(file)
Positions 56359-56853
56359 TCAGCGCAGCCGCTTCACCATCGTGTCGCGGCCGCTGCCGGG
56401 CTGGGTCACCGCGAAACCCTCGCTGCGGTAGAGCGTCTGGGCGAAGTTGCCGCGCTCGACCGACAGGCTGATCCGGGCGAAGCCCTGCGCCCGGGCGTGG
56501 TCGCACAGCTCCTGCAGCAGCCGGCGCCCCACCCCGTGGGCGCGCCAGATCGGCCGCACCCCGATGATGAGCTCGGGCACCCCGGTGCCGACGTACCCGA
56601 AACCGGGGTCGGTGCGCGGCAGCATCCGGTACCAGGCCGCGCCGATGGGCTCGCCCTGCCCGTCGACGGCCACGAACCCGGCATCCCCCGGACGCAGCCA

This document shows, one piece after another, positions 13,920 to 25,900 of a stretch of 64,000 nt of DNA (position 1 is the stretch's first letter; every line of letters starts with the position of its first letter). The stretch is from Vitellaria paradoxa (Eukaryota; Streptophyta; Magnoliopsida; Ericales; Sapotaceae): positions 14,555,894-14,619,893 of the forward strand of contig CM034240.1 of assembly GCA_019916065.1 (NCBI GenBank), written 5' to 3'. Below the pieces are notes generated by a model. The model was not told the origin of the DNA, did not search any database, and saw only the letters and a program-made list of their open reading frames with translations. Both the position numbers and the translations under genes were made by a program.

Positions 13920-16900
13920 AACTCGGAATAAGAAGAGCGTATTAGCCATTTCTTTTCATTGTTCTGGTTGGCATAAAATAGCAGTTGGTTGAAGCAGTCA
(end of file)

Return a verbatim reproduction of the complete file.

Positions 56359-56853
56359 TCAGCGCAGCCGCTTCACCATCGTGTCGCGGCCGCTGCCGGG
56401 CTGGGTCACCGCGAAACCCTCGCTGCGGTAGAGCGTCTGGGCGAAGTTGCCGCGCTCGACCGACAGGCTGATCCGGGCGAAGCCCTGCGCCCGGGCGTGG
56501 TCGCACAGCTCCTGCAGCAGCCGGCGCCCCACCCCGTGGGCGCGCCAGATCGGCCGCACCCCGATGATGAGCTCGGGCACCCCGGTGCCGACGTACCCGA
56601 AACCGGGGTCGGTGCGCGGCAGCATCCGGTACCAGGCCGCGCCGATGGGCTCGCCCTGCCCGTCGACGGCCACGAACCCGGCATCCCCCGGACGCAGCCA

This document shows, one piece after another, positions 13,920 to 25,900 of a stretch of 64,000 nt of DNA (position 1 is the stretch's first letter; every line of letters starts with the position of its first letter). The stretch is from Vitellaria paradoxa (Eukaryota; Streptophyta; Magnoliopsida; Ericales; Sapotaceae): positions 14,555,894-14,619,893 of the forward strand of contig CM034240.1 of assembly GCA_019916065.1 (NCBI GenBank), written 5' to 3'. Below the pieces are notes generated by a model. The model was not told the origin of the DNA, did not search any database, and saw only the letters and a program-made list of their open reading frames with translations. Both the position numbers and the translations under genes were made by a program.

Positions 13920-16900
13920 AACTCGGAATAAGAAGAGCGTATTAGCCATTTCTTTTCATTGTTCTGGTTGGCATAAAATAGCAGTTGGTTGAAGCAGTCA